Select from available options to download raster data in GeoTIFF format. The full raster extent can be subset in one of three ways from the Extent button on the map.
When uploading a file or selecting an ecoregion the raster data will be masked outside of the polygon boundary.
Uncertainties that exist in the data products are the results of the estimation and projection methods used for the assessment. Major sources of uncertainties for baseline (1992-2005) data products include assumptions made in structure and parameterization of specific methods and models used in the assessment, relations and integration of these methods and models, and input data availability and quality. The use of land- and climate-change scenarios in the assessment, as part of the carbon modeling, is an additional source of uncertainty for the projected (2006-2050) data products.
Because of the specific methods used in the assessment, the uncertainties are distributed both in temporal and spatial dimensions and they vary by product, location, and specific use. Along the temporal dimensions, mean values of baseline and projection years should be used instead of any given individual years. Along the spatial dimensions, data aggregated to the scale of ecoregions should be used instead of the individual pixels or over relatively small areas of the maps. In addition, the available multiple models and scenarios provide users with ranges of values for a given estimate, which may be used as a means of quantifying the spread of uncertainties.
Total ecosystem carbon includes above- and below-ground live plant components (such as leaf, branch, stem and root), dead biomass (such as standing dead wood, down woody debris, fine ground litter), and soil organic carbon (in fast, slow and passive pools). For the western United States, the total ecosystem carbon during the baseline period (2001–2005) was estimated between 12,418.3-15,460.6 Tg C. Forests, grasslands/shrublands, and agricultural lands stored about 69 percent, 25 percent, and 4.3 percent of the total carbon, respectively. At the end of 2050, the total ecosystem carbon was estimated to be between 13,743 -19,407 Tg C, an increase of 1,325 to 3,947 TgC from the mean baseline conditions (2001–2005). Among the different ecosystems, forests potentially could store the most carbon, accounting for 70 percent of the total potential carbon storage in the Western United States, followed by grasslands/shrublands (23 percent of the total), and agricultural lands (6 percent).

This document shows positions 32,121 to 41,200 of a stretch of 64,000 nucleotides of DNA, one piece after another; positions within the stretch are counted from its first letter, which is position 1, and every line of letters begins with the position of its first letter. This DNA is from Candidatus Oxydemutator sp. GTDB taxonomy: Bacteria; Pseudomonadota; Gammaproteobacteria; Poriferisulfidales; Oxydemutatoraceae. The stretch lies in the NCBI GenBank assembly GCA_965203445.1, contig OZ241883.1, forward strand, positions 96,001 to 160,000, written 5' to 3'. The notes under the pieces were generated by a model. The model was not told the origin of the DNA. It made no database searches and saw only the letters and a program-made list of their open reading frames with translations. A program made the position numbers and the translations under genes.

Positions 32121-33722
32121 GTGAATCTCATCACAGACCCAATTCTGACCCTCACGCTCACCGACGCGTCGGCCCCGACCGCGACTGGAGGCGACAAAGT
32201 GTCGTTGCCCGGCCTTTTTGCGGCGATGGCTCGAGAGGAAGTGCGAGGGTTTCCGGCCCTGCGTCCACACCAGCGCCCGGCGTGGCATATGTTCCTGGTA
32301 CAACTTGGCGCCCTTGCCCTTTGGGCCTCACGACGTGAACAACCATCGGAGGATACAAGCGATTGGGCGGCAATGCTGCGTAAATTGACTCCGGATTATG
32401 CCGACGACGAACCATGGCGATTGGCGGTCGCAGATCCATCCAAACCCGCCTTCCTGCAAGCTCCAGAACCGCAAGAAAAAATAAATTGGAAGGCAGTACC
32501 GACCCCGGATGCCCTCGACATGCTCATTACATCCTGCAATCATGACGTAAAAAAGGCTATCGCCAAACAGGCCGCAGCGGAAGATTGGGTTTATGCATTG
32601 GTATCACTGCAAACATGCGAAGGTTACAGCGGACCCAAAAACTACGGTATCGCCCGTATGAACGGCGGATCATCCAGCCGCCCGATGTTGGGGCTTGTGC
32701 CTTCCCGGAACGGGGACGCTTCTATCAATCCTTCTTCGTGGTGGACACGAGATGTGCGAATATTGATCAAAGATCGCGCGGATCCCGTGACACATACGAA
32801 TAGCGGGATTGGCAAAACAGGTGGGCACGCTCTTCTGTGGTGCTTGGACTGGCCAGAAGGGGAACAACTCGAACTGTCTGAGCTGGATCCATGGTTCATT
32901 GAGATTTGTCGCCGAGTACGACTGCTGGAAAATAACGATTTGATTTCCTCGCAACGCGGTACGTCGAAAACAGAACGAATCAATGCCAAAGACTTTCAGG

Zhu, Zhiliang, ed., Bergamaschi, Brian, Bernknopf, Richard, Clow, David, Dye, Dennis, Faulkner, Stephen, Forney, William, Gleason, Robert, Hawbaker, Todd, Liu, Jinxun, Liu, Shuguang, Prisley, Stephen, Reed, Bradley, Reeves, Matthew, Rollins, Matthew, Sleeter, Benjamin, Sohl, Terry, Stackpoole, Sarah, Stehman, Stephen, Striegl, Robert, Wein, Anne, and Zhu, Zhiliang, 2010, A method for assessing carbon stocks, carbon sequestration, and greenhouse-gas fluxes in ecosystems of the United States under present conditions and future scenarios: U.S. Geological Survey Scientific Investigations Report 2010–5233, 188 p. (Available from USGS).
The dynamics of total ecosystem carbon, including carbon in both biomass and soil, were estimated using the USGS General Ensemble Biogeochemical Modeling System (GEMS), which involved three models (Paint-By-Number (PBN) model, CENTURY, and EDCM), under three land use and land cover change (LULCC) scenarios developed in accordance with storylines A1B, A2, or B1 from the Intergovernmental Panel on Climate Change Special Report on Emissions Scenarios (IPCC–SRES) and climate-change projections by three general circulation models (GCMs). Ecosystem carbon dynamics were simulated considering LULCC, disturbances, ecosystem-specific information such as mortality and growth rates, and climate conditions. PBN only accounts for the impacts of land cover change on biomass carbon and does not consider change in soil carbon. CENTURY and EDCM simulate carbon dynamics in vegetation and soils using information from LULCC, climate and atmospheric change, and disturbances. Model outputs for the baseline period were calibrated with alternative forest biomass maps, MODIS NPP products, and grain yield at the county level.